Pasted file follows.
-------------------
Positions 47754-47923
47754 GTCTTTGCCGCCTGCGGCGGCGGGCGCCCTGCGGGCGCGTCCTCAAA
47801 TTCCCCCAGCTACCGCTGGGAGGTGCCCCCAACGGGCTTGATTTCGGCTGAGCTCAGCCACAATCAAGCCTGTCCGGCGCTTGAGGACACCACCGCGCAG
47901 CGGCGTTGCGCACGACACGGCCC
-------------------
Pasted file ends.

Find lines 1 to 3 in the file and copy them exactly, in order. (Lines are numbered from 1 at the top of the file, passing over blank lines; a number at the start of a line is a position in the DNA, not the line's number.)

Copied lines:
Positions 47754-47923
47754 GTCTTTGCCGCCTGCGGCGGCGGGCGCCCTGCGGGCGCGTCCTCAAA
47801 TTCCCCCAGCTACCGCTGGGAGGTGCCCCCAACGGGCTTGATTTCGGCTGAGCTCAGCCACAATCAAGCCTGTCCGGCGCTTGAGGACACCACCGCGCAG